The election loss to his leftist adversary Luiz Inacio Lula da Silva last month has been challenged by Brazil's far-right President Jair Bolsonaro.

On Tuesday, Nov. 22, Bolsonaro's supporters complained to the nation's Superior Electoral Court (TSE) requesting "extraordinary verification" of the election results, Al Jazeera reported.

They noted the findings of their own investigation into the Oct. 30 run-off vote, in which Lula defeated the incumbent president by a narrow margin.
Allies of Bolsonaro claim that the audit reveals evidence of "malfunction" in older electronic voting devices.

“There were signs of serious failures that generate uncertainties and make it impossible to validate the results generated,” the complaint alleged, calling for ballots processed in those machines to be “invalidated”.

The TSE's confirmation of Lula's victory and the acceptance of it by Brazilian and international politicians make it unlikely that the complaint would affect the outcome.

However, the move could galvanize supporters of the president whose anti-democratic rhetoric has sparked fears he could disrupt the peaceful transition of power.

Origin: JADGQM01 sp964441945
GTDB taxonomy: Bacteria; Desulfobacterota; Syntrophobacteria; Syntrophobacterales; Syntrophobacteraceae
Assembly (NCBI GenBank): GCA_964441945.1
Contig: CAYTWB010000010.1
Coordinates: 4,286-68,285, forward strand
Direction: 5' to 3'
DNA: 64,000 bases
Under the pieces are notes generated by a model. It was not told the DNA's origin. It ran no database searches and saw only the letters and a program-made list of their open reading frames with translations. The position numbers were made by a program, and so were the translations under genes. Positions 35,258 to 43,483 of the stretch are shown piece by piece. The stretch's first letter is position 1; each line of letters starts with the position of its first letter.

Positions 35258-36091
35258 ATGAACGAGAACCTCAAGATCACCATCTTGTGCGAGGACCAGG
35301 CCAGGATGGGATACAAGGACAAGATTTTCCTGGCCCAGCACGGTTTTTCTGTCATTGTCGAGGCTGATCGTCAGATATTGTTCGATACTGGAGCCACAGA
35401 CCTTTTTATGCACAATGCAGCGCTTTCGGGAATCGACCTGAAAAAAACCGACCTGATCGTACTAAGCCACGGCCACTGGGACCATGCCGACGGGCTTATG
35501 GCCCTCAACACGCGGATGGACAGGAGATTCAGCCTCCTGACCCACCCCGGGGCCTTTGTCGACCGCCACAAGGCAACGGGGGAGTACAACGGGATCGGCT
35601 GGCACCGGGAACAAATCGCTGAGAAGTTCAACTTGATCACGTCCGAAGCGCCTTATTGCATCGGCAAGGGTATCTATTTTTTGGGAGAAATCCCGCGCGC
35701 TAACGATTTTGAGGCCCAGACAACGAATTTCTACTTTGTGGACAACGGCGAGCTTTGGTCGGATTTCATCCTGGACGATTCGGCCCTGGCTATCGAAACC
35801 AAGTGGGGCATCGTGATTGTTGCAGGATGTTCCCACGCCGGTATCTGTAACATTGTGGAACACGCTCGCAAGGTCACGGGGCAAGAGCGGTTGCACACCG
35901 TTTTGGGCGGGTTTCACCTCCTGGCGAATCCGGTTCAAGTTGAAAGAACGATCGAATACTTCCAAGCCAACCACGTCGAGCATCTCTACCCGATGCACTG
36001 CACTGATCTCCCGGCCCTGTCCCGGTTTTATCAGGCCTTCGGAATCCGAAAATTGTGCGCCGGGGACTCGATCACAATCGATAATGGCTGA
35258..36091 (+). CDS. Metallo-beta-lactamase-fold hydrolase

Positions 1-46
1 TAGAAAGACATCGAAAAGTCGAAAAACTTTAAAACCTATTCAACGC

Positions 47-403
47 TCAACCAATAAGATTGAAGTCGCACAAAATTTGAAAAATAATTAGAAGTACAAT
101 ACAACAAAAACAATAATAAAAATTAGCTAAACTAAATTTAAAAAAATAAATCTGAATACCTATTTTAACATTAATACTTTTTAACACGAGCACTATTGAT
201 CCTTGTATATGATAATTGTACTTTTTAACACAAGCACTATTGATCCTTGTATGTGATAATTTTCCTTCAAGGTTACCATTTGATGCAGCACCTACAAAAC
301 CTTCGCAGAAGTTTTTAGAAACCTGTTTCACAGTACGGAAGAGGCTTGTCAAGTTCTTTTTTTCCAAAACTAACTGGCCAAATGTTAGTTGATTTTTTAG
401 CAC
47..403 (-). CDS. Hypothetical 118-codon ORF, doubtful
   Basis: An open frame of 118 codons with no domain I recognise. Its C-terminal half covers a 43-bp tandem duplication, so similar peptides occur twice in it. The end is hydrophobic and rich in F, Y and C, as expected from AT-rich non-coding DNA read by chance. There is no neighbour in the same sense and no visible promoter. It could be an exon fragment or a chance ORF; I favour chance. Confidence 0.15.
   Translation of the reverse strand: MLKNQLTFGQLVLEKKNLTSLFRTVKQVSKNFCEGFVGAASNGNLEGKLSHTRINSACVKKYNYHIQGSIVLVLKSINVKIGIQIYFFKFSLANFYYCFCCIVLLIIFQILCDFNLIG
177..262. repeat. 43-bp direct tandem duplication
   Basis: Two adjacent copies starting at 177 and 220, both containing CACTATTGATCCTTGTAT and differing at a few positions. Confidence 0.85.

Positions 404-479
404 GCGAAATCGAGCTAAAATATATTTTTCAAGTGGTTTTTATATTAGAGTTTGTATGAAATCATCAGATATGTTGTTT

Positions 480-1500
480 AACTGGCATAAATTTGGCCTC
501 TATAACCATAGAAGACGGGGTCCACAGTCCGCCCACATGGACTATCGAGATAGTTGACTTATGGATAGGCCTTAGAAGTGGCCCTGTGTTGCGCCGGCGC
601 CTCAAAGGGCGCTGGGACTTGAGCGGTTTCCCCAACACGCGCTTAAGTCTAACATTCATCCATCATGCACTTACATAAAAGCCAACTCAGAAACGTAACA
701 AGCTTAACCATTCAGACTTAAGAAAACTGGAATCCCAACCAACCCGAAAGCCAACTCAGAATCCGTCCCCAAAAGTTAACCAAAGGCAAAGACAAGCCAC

Bolsonaro circulated unfounded claims that the nation's election system was riddled with fraud in the months prior to the election. The former army captain, who has supported Brazil's former military dictatorship, alarmed critics who feared he might attempt to invalidate the results.

Those concerns eased as the election proceeded without notable issues. After nearly two days of silence following his loss, Bolsonaro reportedly told a Brazilian Supreme Court judge, “It is over“.

Bolsonaro never bowed to defeat, even though he gave his cabinet the go-ahead to start the transition process. In order to prevent Lula from winning, Bolsonaro's supporters flocked to the streets and appealed for the military to step in.

Brazilian police said truckers, in a key Bolsonaro constituency, had either partially or fully blocked highways at 271 points as part of the protests.

The Supreme Court ordered that the roadblocks be removed, but some Bolsonaro supporters have continued to urge the president to disregard the will of the voters. The Tuesday complaint is likely to spark additional protests.

Bolsonaro's right-wing electoral coalition must submit a complete audit for both rounds of the presidential election last month within 24 hours, according to an order from Alexandre de Moraes, the Supreme Court justice who chairs the TSE. Otherwise, he would dismiss the complaint.

Brazil's President Jair Bolsonaro Representation image. Photo by Douglas Magno/AFP via Getty Images